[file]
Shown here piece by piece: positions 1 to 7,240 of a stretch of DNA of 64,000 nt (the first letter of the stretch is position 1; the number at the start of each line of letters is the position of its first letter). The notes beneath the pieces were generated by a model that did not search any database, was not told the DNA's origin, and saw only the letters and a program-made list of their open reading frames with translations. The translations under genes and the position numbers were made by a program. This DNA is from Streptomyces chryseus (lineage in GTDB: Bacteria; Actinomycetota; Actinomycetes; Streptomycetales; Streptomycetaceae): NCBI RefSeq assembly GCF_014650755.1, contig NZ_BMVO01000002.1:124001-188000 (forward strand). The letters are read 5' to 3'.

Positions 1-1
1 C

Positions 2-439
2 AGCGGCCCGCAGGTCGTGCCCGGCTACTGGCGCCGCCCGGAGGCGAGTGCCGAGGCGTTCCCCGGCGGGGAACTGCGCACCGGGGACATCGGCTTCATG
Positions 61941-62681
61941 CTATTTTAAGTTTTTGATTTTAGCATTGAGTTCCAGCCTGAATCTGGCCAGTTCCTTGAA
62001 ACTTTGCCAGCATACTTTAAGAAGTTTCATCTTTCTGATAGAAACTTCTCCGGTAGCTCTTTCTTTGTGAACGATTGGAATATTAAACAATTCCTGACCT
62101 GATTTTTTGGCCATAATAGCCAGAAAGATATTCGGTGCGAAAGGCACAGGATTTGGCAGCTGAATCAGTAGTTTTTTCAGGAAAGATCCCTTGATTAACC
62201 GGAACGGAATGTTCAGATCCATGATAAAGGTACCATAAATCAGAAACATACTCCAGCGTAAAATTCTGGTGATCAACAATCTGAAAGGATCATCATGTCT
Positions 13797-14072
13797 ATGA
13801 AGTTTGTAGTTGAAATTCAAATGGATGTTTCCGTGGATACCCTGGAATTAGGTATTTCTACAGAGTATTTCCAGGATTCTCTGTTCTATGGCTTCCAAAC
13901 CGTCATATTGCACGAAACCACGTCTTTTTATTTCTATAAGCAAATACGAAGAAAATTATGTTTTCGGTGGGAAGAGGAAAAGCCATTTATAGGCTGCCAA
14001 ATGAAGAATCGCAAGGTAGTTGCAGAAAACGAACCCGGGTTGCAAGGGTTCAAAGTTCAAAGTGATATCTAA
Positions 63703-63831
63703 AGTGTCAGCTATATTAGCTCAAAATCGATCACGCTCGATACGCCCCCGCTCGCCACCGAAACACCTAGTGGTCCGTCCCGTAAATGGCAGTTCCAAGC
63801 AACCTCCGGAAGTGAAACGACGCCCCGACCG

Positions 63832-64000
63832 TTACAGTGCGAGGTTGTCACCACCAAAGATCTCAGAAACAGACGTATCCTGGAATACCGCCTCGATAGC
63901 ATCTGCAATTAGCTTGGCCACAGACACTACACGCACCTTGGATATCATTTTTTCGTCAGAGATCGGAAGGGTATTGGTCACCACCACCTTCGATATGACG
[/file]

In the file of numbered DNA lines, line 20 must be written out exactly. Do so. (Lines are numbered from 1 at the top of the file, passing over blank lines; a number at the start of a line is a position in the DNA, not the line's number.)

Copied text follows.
63832 TTACAGTGCGAGGTTGTCACCACCAAAGATCTCAGAAACAGACGTATCCTGGAATACCGCCTCGATAGC